And the name of Tasmania’s River Derwent, on the banks of which was a notorious prison settlement, is the origin of an old nineteenth-century word, derwenter, for a released convict. But it’s another altogether more impressive-sounding word associated with Tasmania’s criminal past that concerns us now.
Beginning in the 1780s, Britain began using its recently acquired territories in Australia as the site of penal colonies, to which convicts – found guilty of anything from theft to bigamy – would be sent, often for years at a time. The first of these correctional colonies was established in New South Wales, but as they became full other sites began to be considered. In 1803, an expedition was sent to Tasmania to investigate the possibility of housing convicts offshore, and the following year a station was established at what would eventually grow to become the island’s capital, Hobart.
The transportation of convicts to New South Wales came to an end in the 1840s, after which the number of convicts being sent to Tasmania increased immensely; by the 1850s, the island was one of only a handful of penal colonies that remained active in the British Empire. This quickly established an association with all things criminal in Tasmania – a reputation that proved difficult to shift.
At the time, Tasmania wasn’t known as ‘Tasmania’, but rather as Van Diemen’s Land – a name bestowed on it by the Dutch explorer Abel Tasman, the first European to set foot on the island (and its eventual namesake). Tasman named the island in honour of his financial patron Anthony van Diemen, the Governor-General of the
Dutch East Indies, who in 1642 funded Tasman’s voyage around the Indian and western Pacific Oceans, during which the island was discovered.
Etymologically, that explains why a Vandemonian is an old-fashioned name for someone from Tasmania. Combined with Van Diemen’s Land’s long-standing association with criminality, it also explains the origin of the curious word vandemonianism:
Mr. Houston looked upon the conduct of hon. gentlemen opposite as ranging from the extreme of vandemonianism to the extreme of namby-pambyism.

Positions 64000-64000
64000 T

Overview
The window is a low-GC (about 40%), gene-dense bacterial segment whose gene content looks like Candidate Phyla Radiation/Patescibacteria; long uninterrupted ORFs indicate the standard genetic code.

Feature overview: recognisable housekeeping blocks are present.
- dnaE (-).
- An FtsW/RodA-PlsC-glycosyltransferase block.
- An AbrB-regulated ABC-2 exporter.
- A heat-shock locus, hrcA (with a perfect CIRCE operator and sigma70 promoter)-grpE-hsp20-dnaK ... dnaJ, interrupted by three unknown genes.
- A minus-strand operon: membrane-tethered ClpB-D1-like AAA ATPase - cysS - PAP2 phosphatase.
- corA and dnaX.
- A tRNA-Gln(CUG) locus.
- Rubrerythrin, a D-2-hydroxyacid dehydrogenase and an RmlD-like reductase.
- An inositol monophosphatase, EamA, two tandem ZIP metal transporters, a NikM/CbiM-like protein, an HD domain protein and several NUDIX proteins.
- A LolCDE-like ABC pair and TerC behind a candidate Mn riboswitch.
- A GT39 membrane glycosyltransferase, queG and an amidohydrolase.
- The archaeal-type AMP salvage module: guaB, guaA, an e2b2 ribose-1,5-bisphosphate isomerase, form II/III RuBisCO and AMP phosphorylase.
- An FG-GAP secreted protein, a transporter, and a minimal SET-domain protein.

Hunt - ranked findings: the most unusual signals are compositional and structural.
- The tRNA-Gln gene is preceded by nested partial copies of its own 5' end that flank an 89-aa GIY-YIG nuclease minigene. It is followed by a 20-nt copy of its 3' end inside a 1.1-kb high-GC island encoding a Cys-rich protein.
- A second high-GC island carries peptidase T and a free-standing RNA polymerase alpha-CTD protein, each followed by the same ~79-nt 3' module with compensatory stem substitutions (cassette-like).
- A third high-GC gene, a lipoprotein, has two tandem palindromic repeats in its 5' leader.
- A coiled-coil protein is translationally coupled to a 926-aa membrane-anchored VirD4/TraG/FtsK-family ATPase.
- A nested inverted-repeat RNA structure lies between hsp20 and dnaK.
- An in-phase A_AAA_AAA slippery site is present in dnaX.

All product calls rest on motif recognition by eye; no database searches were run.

According to Austral English: A Dictionary of Australasian Words (1898), vandemonianism is ‘rowdy conduct, like that of an escaped convict’; the change in the spelling of Diemen in the centre of the word is, according to another nineteenth-century dictionary of Slang and its Analogues Past and Present (1890), intended as ‘a glance at “demon”.’
Happily for the people of Tasmania (and, we can presume, the entirely innocent Anthony van Diemen), the word vandemonianism does not seem to have endured. After penal transportation fell out of favour in the British justice system in the late 1860s, the island’s association with crime and criminality dwindled. And after the name Tasmania was adopted in 1856, use of the word vandemonianism and its derivatives likewise vanished from the language.
All theft above the value of one shilling was at one point potentially punishable by transportation – as were such bizarre offences as carrying too many paying passengers in a riverboat, stealing another person’s post, burning clothes and uprooting trees. Transportation to the other side of the world might sound like an impossibly harsh sentence for such relatively petty crimes, but at a time when capital punishment was still retained for more serious crimes such as rape and murder, transportation was perceived as a more lenient, yet still punitive, punishment.